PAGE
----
Pushing - From push-ups to overhead presses, to bench-press there are several options to choose from. Anything overhead such as an overhead press is a vertical press, and anything lying down such as a bench press or seated Chest press is a horizontal press. Alternate between vertical and horizontal presses each time you come into the gym for maximum results.
Hinging - Primarily used in picking things up with a tight back. The exercises for hinging such as deadlifts and kb swings are fantastic for shaping up the backs of the legs and working the glutes. The Deadlift is a bit more of a technical move so be sure to get a trainer to double-check your technique and avoid any rounding of your back.
Pulling - These exercises are primarily linked to good posture and decreased back and shoulder issues ranging from pull-ups, inverted row, lat pulldowns and any bent over row variation. These are always the areas most sought after by those wearing any kind of backless clothing or those looking for more of a v-shape to their physique.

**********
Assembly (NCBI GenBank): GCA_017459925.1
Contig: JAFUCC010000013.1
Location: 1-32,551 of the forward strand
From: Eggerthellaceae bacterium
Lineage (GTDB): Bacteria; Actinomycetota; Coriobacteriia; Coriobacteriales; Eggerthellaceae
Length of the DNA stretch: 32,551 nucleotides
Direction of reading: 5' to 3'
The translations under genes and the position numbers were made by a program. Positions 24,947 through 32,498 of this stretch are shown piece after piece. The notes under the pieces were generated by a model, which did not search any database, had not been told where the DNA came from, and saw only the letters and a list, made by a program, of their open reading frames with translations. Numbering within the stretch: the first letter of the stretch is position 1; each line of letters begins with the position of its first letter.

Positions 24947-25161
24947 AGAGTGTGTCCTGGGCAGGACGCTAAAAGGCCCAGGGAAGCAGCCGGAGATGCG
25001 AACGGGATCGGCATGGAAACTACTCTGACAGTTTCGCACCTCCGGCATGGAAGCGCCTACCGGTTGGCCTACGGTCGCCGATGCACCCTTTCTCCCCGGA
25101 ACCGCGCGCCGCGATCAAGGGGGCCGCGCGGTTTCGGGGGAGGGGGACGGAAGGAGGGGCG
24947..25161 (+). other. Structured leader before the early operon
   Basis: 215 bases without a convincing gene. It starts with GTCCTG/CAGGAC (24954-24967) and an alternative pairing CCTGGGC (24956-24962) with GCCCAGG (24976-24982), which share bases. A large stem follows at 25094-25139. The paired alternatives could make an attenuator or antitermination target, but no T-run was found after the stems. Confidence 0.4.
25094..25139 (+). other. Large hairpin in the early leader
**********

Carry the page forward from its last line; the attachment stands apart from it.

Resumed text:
So, what is the best to choose from when it comes to utilising your time at the gym?
Each one has its merits and fantastic benefits, however, to be efficient with your time in the gym and maximise your results both fitness-wise and aesthetically combining the two is a recipe for great results.
Start your session with a 5-10 minute warm-up at a gentle pace before moving on to the weights section and selecting 4 exercises from each of the sections above and performing 2-3 sets at challenging weights, then finish your session off with either the interval session or some steady-state cardio as a finisher.
Try this 2-3 times a week and your start noticing results very quickly.